Marshall was early in the Web publishing business, starting TPM in 2000. His long experience and willingness to write about it make his observations on the business extremely valuable. Go read his whole post.

You should also read his post from last April, Data Lords: The Real Story of Big Data, Facebook and the Future of News:
[The New York Times, the Washington Post and the Wall Street Journal] are all in the data collection and sale business. Indeed, TPM is too – not directly at all but because of the ad networks (like Google and others) we have no choice but to work with. ... the issue is one of diversity of revenue streams. Each of those big publications mentioned has at least three big revenue sources ... They have premium advertisers for which the kind of data we’re talking about has limited importance. They also have subscriptions. The final bucket is made up of advertising that is heavily reliant on data and targeting.

The difference is that Facebook is almost 100% reliant on advertising which is not only reliant on data and targeting but reliant on the most aggressive kinds of data collection, tracking and targeting. That is Facebook’s entire business. Anything that cuts deeply into that model and advantage represents an existential threat.
Marshall's main point is:
Almost every publication participates in the data economy. But the data economy is almost universally a bad thing for publications, especially ones that have real audiences.
He explains why this is so in considerable detail, so go read this post too.


  1. "Facebook isn’t a mind-control ray. It’s a tool for finding people who possess uncommon, hard-to-locate traits, whether that’s “person thinking of buying a new refrigerator,” “person with the same rare disease as you,” or “person who might participate in a genocidal pogrom,” and then pitching them on a nice side-by-side or some tiki torches, while showing them social proof of the desirability of their course of action, in the form of other people (or bots) that are doing the same thing, so they feel like they’re part of a crowd." from Cory Doctorow's Zuck’s Empire of Oily Rags, which is well worth a read.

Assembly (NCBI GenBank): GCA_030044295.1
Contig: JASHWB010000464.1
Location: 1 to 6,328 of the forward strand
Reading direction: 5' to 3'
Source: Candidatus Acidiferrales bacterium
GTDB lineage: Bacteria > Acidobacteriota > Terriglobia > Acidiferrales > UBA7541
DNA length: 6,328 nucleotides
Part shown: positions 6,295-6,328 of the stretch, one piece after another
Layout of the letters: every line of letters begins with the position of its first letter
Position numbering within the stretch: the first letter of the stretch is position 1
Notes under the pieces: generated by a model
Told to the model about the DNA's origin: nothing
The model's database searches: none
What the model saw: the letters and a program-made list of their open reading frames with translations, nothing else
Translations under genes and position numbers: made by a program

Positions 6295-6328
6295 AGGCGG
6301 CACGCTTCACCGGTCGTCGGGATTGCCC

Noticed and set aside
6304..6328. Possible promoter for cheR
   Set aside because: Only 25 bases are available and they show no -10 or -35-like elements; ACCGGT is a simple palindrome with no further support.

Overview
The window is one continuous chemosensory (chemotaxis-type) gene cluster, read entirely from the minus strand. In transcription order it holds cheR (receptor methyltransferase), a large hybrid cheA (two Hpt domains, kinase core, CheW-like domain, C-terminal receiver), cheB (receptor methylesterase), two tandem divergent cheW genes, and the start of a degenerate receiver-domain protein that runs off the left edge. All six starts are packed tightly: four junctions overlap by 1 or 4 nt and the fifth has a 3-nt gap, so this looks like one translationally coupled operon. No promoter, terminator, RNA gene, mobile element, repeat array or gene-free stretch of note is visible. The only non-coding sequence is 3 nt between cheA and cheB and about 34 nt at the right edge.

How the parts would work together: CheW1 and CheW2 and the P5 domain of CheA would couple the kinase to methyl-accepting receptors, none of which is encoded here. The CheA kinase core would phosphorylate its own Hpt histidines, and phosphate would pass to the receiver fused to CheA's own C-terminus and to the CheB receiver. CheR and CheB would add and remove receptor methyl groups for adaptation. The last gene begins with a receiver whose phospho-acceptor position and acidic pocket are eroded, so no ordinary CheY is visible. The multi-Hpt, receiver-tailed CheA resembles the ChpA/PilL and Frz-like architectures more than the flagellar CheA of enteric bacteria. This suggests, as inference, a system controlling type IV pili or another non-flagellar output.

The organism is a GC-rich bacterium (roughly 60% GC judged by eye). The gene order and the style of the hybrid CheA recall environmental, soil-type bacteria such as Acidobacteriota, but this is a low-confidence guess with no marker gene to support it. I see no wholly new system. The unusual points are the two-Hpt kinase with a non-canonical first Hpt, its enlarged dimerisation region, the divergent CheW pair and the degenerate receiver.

2. The collapse in Facebook's stock price, after only 42% y-o-y earnings growth, has inspired Josh Marshall to interesting analysis posts here, here, and here so far. Well worth reading.

  3. Josh Marshall again provides one of the interesting posts sparked by the lawsuit against Facebook for fraudulently inflating the viewership of video on their platform:

    "Facebook was dramatically exaggerating how many people watched their videos and how long they watched them. This is not new information. This came out in 2016. At the time my colleagues and I laughed because they called it a “discrepancy”. Calling this a “discrepancy” is a bit of a stretch. In the advertising world, reporting metrics are the currency, almost literally. If you’re a lawyer and double bill your hours for years, that’s not a discrepancy. It’s fraud, certainly if you’re doing it intentionally. The key was that Facebook was so big that they had largely gotten away with generating their own metrics. They didn’t have to submit their numbers to any kind of third-party verification. What this lawsuit now alleges is that Facebook knew for roughly a year that their numbers were wrong before they told anyone."